World News – US – « David Byrne’s American Utopia » is an exciting and vibrant show that rivals « Stop Making Sense »


David Byrne is insightful – a skillful blend of intelligence and wonder His body moves gracefully too, especially when it spins to a relentless punchy beat Spike Lee captures Byrne’s mind and body well as well as his musical talents in « American Utopia », the animated documentary version of the hit Broadway show that is making its way to HBO for safe viewing, after being selected as the opening night feature at this Toronto Film Festival and had a Spotlight presentation at the recent New York Film Festival

After seeing the 2018 concert version of the show, Lee’s documentary does justice to the music and energy of the stage performance The mighty sound of the drum and the joyful force of the songs – along with the few political messages – come out loud Although this is a movie that will be mostly watched in your living room, it’s impossible to just sit back and watch Lee and Byrne practically encourage people to dance and sing along (Audiences during of the performance recorded for the film is regularly shown standing, singing and dancing)

« American Utopia » opens with an overhead view of Byrne sitting at a table with a model of the brain in his hands He stands up and holds the brain in the air and looks at it questioningly, singing « Here », about sections of the brain, confusion and precision He surely suggests that people think critically After the song, he addresses the audience, talking about baby’s brain, and how they potentially have more knowledge than adults who lose their connections and hit a « stupid plateau » These comments form the common thread of the show, about developing and defining who we are as people, our relationships with others, and even talks about Democracy, Immigration, and Black Lives Matter, among other topics

Byrne’s thesis provides the setting for nearly two dozen songs – several from the Talking Heads catalog – that make the show as lively and stimulating as « Stop Making Sense » When Byrne talks about absurd poetry, he explains how the Dadaists in the 1930s used nonsense to make sense of a world – there was an economic crash, the Nazis and fascism on the rise – it didn’t make sense He performs excerpts from Kurt Schwitters’ « Sonata in Urlauten » to illustrate how these absurd poets reminded the world of different and independent minds with ideals that transcended war and nationality, before embarking on a gripping rendition of « I Zimbra « , which contains lyrics from Hugo Ball’s Dadaist poetry and African rhythms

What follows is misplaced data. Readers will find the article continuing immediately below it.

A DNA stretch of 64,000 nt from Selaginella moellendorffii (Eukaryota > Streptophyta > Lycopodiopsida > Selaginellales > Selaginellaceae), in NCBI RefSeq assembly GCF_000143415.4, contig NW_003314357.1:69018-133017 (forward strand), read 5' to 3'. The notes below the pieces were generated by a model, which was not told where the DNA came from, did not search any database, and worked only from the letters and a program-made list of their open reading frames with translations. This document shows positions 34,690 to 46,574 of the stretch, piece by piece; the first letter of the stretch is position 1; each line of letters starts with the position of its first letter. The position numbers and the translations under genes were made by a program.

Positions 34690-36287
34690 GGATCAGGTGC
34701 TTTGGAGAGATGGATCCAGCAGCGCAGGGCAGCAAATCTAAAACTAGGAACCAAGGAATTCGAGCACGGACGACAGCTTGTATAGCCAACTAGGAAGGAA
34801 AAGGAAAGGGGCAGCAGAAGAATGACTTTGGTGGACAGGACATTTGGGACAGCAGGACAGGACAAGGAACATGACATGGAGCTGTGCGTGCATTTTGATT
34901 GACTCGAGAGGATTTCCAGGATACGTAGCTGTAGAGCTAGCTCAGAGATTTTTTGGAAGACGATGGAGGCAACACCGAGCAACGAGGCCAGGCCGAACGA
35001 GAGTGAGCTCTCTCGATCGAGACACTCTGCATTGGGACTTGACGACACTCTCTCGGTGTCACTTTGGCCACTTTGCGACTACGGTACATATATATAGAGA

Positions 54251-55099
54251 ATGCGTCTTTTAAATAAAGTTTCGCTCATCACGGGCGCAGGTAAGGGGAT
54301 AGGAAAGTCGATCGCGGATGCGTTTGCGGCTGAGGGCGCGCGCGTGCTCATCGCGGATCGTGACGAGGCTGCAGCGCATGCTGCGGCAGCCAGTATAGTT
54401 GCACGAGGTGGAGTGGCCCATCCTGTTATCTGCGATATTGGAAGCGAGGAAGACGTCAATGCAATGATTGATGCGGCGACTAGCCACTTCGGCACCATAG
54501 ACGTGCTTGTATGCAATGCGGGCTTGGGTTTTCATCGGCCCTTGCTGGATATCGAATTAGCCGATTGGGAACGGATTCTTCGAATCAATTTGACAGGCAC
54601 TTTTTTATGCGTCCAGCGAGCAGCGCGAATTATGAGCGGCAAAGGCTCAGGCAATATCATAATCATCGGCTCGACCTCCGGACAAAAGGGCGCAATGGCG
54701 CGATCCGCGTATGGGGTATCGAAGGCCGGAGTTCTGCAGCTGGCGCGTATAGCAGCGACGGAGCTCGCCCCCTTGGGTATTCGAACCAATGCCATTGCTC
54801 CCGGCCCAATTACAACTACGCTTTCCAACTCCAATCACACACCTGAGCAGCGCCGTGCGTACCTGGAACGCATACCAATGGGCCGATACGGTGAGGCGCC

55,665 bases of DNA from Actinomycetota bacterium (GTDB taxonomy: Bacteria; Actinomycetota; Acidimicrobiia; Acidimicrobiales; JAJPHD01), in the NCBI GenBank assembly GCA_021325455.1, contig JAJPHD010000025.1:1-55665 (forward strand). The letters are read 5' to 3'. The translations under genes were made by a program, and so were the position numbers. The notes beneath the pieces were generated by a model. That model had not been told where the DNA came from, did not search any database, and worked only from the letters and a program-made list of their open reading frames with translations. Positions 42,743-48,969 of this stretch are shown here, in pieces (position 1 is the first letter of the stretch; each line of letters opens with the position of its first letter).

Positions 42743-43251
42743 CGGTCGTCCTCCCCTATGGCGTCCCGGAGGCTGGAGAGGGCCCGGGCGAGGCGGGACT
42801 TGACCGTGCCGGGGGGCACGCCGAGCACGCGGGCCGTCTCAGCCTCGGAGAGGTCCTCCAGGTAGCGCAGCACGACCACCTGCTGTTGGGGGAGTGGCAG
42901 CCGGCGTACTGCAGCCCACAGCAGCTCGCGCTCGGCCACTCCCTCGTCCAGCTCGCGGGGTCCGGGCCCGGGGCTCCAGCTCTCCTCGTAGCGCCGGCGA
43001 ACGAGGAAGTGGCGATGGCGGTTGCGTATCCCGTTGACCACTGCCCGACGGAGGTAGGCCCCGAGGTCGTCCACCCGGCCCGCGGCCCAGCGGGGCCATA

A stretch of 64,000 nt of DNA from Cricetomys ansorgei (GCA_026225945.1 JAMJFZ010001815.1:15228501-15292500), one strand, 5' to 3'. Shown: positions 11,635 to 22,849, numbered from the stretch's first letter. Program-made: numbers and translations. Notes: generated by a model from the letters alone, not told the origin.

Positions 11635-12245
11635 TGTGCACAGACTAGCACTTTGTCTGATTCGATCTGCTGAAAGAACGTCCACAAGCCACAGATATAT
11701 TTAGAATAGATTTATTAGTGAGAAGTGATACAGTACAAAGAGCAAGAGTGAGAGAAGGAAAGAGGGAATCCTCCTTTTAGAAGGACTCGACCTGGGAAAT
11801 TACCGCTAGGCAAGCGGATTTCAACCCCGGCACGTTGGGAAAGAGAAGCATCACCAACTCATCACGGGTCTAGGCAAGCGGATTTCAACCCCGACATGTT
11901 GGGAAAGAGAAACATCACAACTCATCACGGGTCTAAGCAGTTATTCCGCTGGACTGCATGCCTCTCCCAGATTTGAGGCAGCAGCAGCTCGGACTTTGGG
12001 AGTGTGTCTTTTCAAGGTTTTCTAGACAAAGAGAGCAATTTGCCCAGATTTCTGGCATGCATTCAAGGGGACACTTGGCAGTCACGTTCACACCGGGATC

While Lee is filming this performance, he provides close-ups, which can be frustrating for viewers who want to see the dancers and musicians’ full bodies as they move The music is catchy, but the editing (on this number and several others) can be awkward Lee repeatedly pulls through the chain curtain that surrounds the stage on three sides, providing a unique perspective, but these moments also seem necessary only when the curtain is part of the performance Likewise, a handful of aerial shots work best during songs that have Busby Berkeley-style choreography (« Every Day Is A Miracle » and « Burning Down the House »). Otherwise, they can remove viewers from the experience

« American Utopia » emphasizes the benefits and need for diversity and inclusiveness Byrne considers this specifically when presenting « Everybody’s Coming to My House » He explains how his version of the song suggests a social anxiety, but a version sung by the Detroit School of Arts Vocal Jazz Ensemble celebrates inclusion (The chorus track is played during the film’s closing credits, to cement this valid point) It’s also an opportunity for Byrne , a naturalized citizen, to mention that many of the 11 band members on stage with him are immigrants, adding: « And we couldn’t do it without them »

Later footage shows that all music heard on stage is live, without playback; Byrne shows how the song « Born Under Punches (The Heat Goes On) » is constructed The drums are rhythmic and thrilling and proves why a subsequent shot of Brazilian percussionist Gustavo Di Dalva performing a solo during the song « Blind » is so thrilling Lee provides also artfully close-up of Byrne playing the opening signature chords of « Burning Down the House »

Lee and Byrne get into politics a few times in « American Utopia » (How can they not?) Performers kneel during « I Should Watch TV », as a picture of Colin Kaepernick flashes briefly on screen Byrne indicates that only 20% of people voted in a recent local election and 55% voted for president in 2016 « We have to do better than 20% », he pleads. resistance piece, a performance of Janelle Monáe’s galvanizing protest song, « Hell You Talmbout, » Lee cuts to people holding posters of slain black men and women, including Treyvon Martin, Sandra Bland, Emmett Till and many more. ‘other victims of racist violence, with their names on the screen

Fortunately, Lee resists shooting members of the audience in close-ups, except for a quick cut during « Burning Down the House », but he leaves the stage for the infectious « Road to Nowhere », when Byrne and his group parade the perimeter of the theater for the optimistic finale

Lee takes viewers briefly behind the scenes after the show, then out onto the streets during the closing credits It’s an inspired decision, but the real power of « American Utopia » is all on the stage

Gary M Kramer is a Philadelphia-based writer and film critic Follow him on Twitter

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David Byrne, Spike Lee, Talking Heads, American Utopia

World News – United States – « David Byrne’s American Utopia » is an exciting and vibrant show that rivals with « Stop Making Sense »


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